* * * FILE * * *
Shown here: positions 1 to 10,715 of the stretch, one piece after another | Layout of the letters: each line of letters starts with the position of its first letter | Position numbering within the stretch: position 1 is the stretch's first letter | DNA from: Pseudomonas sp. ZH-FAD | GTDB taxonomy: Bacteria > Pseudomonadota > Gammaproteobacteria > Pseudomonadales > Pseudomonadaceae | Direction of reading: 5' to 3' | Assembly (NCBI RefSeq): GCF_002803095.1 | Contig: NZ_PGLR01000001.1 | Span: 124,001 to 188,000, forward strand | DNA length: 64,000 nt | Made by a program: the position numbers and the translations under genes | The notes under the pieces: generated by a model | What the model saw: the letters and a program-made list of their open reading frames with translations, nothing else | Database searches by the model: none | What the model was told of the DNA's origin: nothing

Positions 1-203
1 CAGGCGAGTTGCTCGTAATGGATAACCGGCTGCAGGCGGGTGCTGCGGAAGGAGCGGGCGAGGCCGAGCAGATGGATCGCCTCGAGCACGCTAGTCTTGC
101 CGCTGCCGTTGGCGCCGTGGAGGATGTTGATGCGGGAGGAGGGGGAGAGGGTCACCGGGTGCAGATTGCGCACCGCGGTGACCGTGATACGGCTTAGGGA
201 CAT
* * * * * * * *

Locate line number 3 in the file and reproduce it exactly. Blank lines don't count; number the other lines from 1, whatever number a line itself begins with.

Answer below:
1 CAGGCGAGTTGCTCGTAATGGATAACCGGCTGCAGGCGGGTGCTGCGGAAGGAGCGGGCGAGGCCGAGCAGATGGATCGCCTCGAGCACGCTAGTCTTGC